But it wasn't. This was only one of the erroneous news stories from April of 1912. There are more, aggregated by the Library of Virginia's webpage, such as this headline from London:
Hard to read this bad image, but it states that, among other things, Captain Smith committed suicide, a claim that was never substantiated.
The news gets it wrong? Oh tell me it's not true!
Funny how while I'm researching this post, the little headlines at the edges of the websites ("Most Read Stories") try to get me to click on links to stories about Jonah Lehrer and Fareed Zakaria, writers who did not get it right. They, like the 1912 story writers, above, left behind the "Values of Journalism" that I teach in my feature-writing classes--Truth, Context, Fairness, and Accuracy--in order to write the damn story.
I can relate to the pressure to get the damn story written. And I've had to cut corners that I didn't want to cut at times because of pushy editors or a looming deadline. Inserting misleading information or plagiarized stuff into stories wasn't the problem, thank goodness. My problem was not re-checking and triangulating and observing and researching as much as I wanted to.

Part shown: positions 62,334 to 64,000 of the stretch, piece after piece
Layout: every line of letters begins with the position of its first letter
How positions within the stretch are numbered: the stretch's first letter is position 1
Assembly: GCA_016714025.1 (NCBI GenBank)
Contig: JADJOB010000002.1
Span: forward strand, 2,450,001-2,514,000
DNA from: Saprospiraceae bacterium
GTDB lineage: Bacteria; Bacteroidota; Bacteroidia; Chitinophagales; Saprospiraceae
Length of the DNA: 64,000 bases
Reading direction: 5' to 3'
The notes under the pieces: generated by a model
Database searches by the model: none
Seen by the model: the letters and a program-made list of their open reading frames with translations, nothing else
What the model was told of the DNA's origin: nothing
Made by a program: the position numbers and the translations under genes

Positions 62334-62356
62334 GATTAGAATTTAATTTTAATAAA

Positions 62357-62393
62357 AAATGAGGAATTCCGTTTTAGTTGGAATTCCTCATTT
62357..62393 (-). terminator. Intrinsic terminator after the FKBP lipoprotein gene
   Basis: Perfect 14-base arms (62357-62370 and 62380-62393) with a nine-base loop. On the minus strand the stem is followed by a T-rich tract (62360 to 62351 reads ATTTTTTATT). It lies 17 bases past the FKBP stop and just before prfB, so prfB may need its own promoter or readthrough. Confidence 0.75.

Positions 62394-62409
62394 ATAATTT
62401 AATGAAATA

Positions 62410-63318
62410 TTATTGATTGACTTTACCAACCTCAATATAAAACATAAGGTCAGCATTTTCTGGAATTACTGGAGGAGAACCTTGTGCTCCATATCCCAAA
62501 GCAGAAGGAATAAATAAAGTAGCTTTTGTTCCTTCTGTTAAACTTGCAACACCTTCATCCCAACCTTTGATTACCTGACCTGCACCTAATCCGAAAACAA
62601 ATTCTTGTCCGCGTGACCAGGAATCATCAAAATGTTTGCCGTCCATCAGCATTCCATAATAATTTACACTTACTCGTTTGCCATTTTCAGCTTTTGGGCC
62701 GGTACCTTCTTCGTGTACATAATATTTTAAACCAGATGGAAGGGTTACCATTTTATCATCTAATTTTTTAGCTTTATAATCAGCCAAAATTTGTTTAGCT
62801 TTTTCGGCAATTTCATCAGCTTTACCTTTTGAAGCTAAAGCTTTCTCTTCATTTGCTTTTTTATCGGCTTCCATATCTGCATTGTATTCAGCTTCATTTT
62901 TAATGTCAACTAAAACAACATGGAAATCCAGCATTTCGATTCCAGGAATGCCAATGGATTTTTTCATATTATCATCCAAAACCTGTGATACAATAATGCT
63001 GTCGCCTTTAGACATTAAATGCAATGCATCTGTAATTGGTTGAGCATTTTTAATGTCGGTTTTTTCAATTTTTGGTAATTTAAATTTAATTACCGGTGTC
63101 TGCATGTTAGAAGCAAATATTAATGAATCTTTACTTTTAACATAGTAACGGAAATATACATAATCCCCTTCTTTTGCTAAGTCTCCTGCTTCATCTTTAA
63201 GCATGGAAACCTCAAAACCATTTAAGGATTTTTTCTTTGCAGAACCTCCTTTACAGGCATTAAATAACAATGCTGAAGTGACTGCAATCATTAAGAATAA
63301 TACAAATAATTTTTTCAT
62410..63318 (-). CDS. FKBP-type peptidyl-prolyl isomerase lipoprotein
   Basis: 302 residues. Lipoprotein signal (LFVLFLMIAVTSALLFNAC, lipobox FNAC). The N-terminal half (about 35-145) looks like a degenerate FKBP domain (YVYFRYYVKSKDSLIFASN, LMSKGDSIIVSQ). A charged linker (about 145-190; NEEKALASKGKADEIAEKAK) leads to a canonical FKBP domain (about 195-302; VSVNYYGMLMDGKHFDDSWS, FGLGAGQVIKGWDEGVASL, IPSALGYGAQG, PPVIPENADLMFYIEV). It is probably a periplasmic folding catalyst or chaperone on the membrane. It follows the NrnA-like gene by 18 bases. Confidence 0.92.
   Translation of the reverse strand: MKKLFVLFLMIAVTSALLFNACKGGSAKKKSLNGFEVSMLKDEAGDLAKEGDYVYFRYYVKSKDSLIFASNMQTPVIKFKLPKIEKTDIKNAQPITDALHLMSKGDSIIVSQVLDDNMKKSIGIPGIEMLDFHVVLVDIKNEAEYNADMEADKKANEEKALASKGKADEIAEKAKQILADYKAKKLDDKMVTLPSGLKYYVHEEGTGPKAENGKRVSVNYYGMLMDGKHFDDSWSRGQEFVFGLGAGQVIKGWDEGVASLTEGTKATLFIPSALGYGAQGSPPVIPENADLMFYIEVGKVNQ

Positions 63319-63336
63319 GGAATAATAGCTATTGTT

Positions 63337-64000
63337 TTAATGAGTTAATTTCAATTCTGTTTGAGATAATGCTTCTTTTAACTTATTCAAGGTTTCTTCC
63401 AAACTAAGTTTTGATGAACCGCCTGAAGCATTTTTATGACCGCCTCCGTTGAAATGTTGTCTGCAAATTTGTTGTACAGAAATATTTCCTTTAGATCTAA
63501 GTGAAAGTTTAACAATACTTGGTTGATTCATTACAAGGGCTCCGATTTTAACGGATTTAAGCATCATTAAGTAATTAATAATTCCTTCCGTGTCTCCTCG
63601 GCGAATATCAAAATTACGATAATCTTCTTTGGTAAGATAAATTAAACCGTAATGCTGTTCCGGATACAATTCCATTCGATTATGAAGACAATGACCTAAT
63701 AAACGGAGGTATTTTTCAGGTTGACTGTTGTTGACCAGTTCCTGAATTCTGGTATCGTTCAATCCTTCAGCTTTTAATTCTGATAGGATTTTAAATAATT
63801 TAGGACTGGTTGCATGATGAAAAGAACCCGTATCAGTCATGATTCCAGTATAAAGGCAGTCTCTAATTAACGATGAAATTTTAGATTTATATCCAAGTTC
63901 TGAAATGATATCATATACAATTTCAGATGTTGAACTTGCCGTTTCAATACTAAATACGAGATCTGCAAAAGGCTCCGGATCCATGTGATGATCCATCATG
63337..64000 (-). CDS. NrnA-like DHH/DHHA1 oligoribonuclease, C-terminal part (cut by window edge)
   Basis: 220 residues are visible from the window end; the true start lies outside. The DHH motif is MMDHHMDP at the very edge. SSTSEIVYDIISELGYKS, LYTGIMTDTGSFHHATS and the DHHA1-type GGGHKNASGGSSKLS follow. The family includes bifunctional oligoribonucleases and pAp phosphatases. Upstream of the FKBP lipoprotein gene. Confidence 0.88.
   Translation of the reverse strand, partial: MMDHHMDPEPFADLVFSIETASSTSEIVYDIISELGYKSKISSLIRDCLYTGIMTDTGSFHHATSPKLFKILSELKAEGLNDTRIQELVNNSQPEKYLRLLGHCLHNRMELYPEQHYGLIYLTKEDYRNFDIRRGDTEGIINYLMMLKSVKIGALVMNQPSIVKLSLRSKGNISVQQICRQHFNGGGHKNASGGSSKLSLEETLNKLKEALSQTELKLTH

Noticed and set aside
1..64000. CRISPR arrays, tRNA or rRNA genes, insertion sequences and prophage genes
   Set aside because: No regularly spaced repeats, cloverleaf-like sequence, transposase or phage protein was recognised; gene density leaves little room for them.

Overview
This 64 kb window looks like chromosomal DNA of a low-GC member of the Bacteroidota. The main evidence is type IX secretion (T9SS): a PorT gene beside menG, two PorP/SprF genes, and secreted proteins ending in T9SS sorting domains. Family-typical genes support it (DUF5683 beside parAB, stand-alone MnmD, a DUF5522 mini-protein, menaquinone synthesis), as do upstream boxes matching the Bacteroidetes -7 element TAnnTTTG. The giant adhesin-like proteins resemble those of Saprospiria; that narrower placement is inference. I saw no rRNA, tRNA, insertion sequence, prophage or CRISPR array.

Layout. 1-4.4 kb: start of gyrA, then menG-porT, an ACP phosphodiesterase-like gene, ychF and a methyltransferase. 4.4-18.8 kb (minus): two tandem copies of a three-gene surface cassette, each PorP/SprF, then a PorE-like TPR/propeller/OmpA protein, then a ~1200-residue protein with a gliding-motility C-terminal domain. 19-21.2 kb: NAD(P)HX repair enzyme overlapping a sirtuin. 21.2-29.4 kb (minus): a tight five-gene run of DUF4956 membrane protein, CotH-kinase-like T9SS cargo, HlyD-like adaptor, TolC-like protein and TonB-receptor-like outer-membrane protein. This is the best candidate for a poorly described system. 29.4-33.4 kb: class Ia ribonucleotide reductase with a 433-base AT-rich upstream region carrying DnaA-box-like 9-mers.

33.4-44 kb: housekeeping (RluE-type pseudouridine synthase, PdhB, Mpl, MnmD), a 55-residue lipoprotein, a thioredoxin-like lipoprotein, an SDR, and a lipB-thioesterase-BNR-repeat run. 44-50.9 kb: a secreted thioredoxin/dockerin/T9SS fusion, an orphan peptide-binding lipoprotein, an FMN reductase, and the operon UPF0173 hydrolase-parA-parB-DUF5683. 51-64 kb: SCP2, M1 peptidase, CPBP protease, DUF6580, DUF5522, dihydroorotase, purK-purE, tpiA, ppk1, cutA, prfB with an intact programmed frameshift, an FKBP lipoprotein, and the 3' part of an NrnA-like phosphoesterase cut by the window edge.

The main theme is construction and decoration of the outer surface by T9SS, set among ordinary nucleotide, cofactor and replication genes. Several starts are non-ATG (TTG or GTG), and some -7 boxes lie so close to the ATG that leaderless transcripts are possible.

I guess it happens. But it doesn't have to.
Instead of wringing hands and beating brows over the erroneous stories, we writers should instead be inspired by the story of how the New York Times covered this event. Roy Peter Clark at the the Poynter Institute's website has an article that tells the story of how NYTimes editor Carr Vattel Van Anda handled the reporting on the Titanic disaster. In a word (OK, a phrase), it was all about shoeleather reporting, talking to strangers, checking and rechecking facts, and a quiet, subdued writing style that avoided purple prose.
That Poynter story of the Times's coverage is one of the best Titanic stories out there. And you can read the original articles and see lots of other Times Titanic stuff at the NYT Titanic page.